The Good, the Bad and the Buggy
Ladybugs can be purchased at your local nursery or online and are a great way to rid your garden of many insect pests. (SHNS photo by Tomas Ovalle / The Fresno Bee)
By Nzong Xiong
People often remember the bad and forget the good, and that's especially true about insects.
When you picture bugs, the nasty pests usually come to mind first. Aphids, mealybugs and spider mites can cause lots of damage to beautiful flowers, tasty vegetables or growing trees. But lurking among these insects are the good guys who prey upon them.
"You don't see the beneficials," says Brandt Kehoe, a 71-year-old retired professor and associate provost at California State University, Fresno. "But they're around. If you feed them, they will come."
Not all creepy critters are bad for your garden. A number of them will take care of many garden pest problems. All you have to do is learn to cultivate an inviting atmosphere for all these good insects.
There are many beneficial bugs, but the one that people may be most familiar with is the ladybug, also known as the ladybird beetle. Orangish-red with tiny black dots on its back when mature, this bug and its larvae like to devour aphids.
"I get so excited when I see my first ladybug," says Anne Jackson, a 64-year-old master gardener from Clovis, Calif., who advocates the use of beneficial bugs in gardens for pest management. "It's another good guy doing the work for you."
Praying mantids may look creepy with their long bodies and legs, but they love feeding on a variety of insects too.
Lacewings also are good for gardens. They have lace wings that are sometimes green, sometimes brown, and gold eyes. Their larvae are grayish brown with sharp, curved jaws that extend beyond their heads. According to a Cornell University Cooperative Extension fact sheet, the larvae can eat 100 or more aphids, scales, mealybugs, thrips, mites and insect eggs in a day.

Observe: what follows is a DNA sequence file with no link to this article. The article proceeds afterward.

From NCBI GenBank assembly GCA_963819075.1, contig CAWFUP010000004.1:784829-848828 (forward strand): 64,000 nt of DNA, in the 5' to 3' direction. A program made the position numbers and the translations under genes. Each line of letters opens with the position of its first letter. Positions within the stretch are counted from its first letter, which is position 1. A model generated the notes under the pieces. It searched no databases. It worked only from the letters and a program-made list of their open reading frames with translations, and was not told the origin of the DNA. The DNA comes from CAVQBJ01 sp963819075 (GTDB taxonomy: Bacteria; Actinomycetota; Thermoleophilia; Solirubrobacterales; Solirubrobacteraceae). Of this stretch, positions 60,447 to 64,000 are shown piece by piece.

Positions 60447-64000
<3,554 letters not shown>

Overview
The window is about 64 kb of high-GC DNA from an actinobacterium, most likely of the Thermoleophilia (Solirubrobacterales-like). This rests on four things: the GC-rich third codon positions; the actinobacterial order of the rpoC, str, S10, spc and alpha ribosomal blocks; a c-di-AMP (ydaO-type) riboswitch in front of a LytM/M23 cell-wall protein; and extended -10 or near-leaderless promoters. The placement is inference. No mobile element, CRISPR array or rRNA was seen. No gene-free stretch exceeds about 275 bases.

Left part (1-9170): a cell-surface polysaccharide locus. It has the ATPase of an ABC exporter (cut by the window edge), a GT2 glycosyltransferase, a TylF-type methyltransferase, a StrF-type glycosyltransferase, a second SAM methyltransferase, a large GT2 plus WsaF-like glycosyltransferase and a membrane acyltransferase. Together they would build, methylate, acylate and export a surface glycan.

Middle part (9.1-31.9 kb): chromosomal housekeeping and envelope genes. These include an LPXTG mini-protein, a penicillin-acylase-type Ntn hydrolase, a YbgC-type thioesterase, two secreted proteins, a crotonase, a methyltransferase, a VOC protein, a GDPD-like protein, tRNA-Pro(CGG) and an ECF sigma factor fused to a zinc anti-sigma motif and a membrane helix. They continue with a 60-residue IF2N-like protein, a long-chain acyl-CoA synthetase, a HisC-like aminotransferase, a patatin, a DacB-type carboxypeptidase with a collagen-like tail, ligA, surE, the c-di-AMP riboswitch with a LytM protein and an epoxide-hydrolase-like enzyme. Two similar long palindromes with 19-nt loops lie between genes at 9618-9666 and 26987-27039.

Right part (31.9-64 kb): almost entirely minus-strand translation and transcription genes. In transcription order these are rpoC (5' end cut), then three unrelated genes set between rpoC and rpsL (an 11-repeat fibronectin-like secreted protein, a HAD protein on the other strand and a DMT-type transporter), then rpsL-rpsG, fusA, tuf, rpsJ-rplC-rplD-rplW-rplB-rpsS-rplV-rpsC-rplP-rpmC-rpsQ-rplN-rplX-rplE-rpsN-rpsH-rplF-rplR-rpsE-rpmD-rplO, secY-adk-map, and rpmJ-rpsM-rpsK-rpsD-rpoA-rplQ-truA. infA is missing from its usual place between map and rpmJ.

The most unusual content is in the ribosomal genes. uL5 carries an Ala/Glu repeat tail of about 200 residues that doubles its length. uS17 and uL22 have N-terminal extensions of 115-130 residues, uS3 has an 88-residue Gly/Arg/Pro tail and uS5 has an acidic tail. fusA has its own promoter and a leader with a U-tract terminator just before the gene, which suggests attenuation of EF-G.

Dragonflies like to dart around near pools of water and catch mosquitoes and other flies for meals. Syrphid flies, on the other hand, may look like wasps and bees, but they don't sting. Their larvae like to eat aphids and young termites, ants and bees. Creating an inviting world for these useful bugs means eliminating or limiting insecticide use, Jackson says. When you use insecticide, you hurt both bad and good insects.
"Aphids (are one kind of pest) people often complain about," she says. "But if you use insecticide, you knock out the beneficials, too."
And having a few pests around is necessary. "You need to have some bad bugs to attract the good ones," she says.
As the weather begins to warm and plants begin to bloom, that's when aphids and other bugs become problems, says Vicki Baltierra, manager of Spino's Nursery in Fresno, Calif. "You'll see them (aphids) on the roses where they're just budding out. They're a sucking insect, so they'll suck the juice out of a plant."
If you find yourself with an aphid infestation, you can use chemical sprays to try and control the problem. However, avoid using a broad-spectrum insecticide that can kill good and bad bugs alike, Jackson says. Instead, buy sprays that target your pest.
"If you have aphids, you can hose them off," Kehoe suggests as an alternative. "You can also spray them with a soap solution. It doesn't need to be very strong."
A spray bottle with water and a few drops of dish soap should be enough, he says. "That will kill beneficials to some degree, but it doesn't last long. ... They will return and do their work."
The other quick solution is to get yourself some good insects. Local nurseries and garden centers sell ladybugs and other beneficials, usually during the spring.
"People are already asking," says Baltierra, who sells a plastic container of about 1,000 to 1,500 ladybugs or a praying mantid egg for $6.99.